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Facebook and the new privacy revolution

Summary:
It seems to me that the new, pending reconfiguration of Facebook will bring much more user privacy, most significantly from the forthcoming integration of all of the Facebook messenging services.  More concretely, WhatsApp is way better than Facebook Messenger as it stands, so why not make Messenger more like WhatsApp? In some ways this will mean considerable sacrifice for the company.  Facebook has been pushing through this plan for general, end-to-end encryption, even though one of the top product people at the company just resigned for exactly this reason, a very real loss to the building process. There are inevitable trade-offs between “ability to control messages,” and “promoting user privacy.”  In the longer run I think company control of messages does not face objective standards

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It seems to me that the new, pending reconfiguration of Facebook will bring much more user privacy, most significantly from the forthcoming integration of all of the Facebook messenging services.  More concretely, WhatsApp is way better than Facebook Messenger as it stands, so why not make Messenger more like WhatsApp?

In some ways this will mean considerable sacrifice for the company.  Facebook has been pushing through this plan for general, end-to-end encryption, even though one of the top product people at the company just resigned for exactly this reason, a very real loss to the building process.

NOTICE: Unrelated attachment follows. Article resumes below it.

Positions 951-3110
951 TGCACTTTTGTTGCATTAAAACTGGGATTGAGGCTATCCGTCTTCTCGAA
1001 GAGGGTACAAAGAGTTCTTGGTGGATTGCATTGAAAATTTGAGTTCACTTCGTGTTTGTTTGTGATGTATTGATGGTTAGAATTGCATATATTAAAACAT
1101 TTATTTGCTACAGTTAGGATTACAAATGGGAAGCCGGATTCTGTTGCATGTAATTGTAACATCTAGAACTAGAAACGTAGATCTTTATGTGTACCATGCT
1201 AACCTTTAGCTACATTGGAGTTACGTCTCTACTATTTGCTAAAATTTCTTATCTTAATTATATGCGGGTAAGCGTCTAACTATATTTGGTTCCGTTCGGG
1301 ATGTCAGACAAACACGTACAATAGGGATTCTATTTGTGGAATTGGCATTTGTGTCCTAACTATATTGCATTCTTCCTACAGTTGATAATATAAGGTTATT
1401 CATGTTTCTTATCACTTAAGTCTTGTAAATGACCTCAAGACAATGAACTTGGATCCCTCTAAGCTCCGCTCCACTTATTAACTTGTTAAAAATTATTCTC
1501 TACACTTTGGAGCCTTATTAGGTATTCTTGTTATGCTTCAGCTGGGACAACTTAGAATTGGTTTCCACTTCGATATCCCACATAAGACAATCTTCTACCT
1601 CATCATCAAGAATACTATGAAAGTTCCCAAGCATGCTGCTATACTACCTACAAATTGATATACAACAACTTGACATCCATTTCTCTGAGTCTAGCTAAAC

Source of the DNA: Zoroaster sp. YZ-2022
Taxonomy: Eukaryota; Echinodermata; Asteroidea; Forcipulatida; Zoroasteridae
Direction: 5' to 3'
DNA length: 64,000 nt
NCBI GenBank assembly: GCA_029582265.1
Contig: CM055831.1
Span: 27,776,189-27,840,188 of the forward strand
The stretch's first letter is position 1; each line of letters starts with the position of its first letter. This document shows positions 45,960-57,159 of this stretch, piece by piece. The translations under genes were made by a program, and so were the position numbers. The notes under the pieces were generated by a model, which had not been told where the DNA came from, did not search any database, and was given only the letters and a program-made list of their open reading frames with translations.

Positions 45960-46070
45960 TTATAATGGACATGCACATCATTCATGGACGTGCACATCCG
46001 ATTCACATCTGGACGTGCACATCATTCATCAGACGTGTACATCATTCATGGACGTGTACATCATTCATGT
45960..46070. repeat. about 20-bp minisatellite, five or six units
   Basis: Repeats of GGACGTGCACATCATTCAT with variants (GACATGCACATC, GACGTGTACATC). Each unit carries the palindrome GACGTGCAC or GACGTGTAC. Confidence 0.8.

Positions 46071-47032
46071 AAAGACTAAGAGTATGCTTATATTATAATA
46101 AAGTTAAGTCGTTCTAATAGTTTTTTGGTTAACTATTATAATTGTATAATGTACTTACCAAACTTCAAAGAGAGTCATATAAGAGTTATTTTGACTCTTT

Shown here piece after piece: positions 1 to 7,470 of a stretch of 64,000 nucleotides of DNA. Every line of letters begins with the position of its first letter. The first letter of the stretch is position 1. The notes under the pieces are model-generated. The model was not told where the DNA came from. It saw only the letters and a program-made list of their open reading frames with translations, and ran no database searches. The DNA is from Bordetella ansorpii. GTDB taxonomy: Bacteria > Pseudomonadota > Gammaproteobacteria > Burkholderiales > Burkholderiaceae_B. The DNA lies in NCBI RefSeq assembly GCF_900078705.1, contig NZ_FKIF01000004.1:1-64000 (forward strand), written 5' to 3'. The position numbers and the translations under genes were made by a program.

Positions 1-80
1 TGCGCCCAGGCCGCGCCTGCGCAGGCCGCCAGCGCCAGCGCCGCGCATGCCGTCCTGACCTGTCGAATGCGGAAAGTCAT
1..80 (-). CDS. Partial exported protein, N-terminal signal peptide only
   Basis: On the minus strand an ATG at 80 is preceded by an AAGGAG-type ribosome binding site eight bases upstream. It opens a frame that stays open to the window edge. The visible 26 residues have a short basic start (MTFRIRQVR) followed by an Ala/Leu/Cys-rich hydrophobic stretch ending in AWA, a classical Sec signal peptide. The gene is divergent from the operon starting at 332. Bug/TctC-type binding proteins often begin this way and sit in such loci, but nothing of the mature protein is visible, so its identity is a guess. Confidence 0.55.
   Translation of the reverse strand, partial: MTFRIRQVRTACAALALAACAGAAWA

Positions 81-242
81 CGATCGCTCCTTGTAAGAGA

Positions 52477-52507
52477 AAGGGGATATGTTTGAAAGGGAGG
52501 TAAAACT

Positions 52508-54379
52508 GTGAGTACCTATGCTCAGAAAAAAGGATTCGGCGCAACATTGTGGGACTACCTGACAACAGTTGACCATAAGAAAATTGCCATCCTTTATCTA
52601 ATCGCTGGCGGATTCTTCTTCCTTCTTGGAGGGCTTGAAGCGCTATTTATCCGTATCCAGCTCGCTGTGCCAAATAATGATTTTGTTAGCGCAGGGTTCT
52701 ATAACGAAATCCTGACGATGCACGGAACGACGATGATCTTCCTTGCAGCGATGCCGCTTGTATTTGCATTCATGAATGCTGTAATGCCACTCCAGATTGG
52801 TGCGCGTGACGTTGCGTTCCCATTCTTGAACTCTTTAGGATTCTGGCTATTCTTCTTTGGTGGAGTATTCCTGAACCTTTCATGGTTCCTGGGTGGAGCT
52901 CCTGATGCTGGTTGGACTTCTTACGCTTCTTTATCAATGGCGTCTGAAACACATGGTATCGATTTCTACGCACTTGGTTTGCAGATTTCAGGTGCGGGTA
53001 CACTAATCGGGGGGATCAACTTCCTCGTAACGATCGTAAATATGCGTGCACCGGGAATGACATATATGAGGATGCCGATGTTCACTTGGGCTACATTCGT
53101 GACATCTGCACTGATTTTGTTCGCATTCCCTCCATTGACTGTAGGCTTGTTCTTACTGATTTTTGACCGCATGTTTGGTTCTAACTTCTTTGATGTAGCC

There are inevitable trade-offs between “ability to control messages,” and “promoting user privacy.”  In the longer run I think company control of messages does not face objective standards that can command social consensus, or for that matter survive competition from less salubrious and less mainstream alternatives.  I fear also that company control of messages will evolve all too suddenly into government control, First Amendment or not.  Even with a non-activist government, a large and publicly visible company cannot help but look over its shoulder, and consider the possible regulatory or antitrust reaction from the government, when making post/not post decisions.

General encryption and thus user privacy is the right way to go.  Of course there will be public relations bumps along the way, and probably today we are seeing one of them, namely the personnel shifts.  Facebook and Mark Zuckerberg are currently in a kind of PR trap where any decision, any announcement, can and will be taken the wrong way and as a sign that some value or another simply isn’t being served the proper way.  We all know that negative news typically has more clicks and longer legs than positive news.  But if you’ve been talking about user privacy, I think this is a decision you have to favor.

You can debate whether there should be one, two, or three cheers here, but the actual reality is we are taking some pretty big steps toward truly private internet social media.

The post Facebook and the new privacy revolution appeared first on Marginal REVOLUTION.

Tyler Cowen
Tyler Cowen is an American economist, academic, and writer. He occupies the Holbert C. Harris Chair of economics as a professor at George Mason University and is co-author, with Alex Tabarrok, of the popular economics blog Marginal Revolution. Cowen and Tabarrok have also ventured into online education by starting Marginal Revolution University. He currently writes the "Economic Scene" column for the New York Times, and he also writes for such publications as The New Republic, the Wall Street Journal, Forbes, Newsweek, and the Wilson Quarterly.

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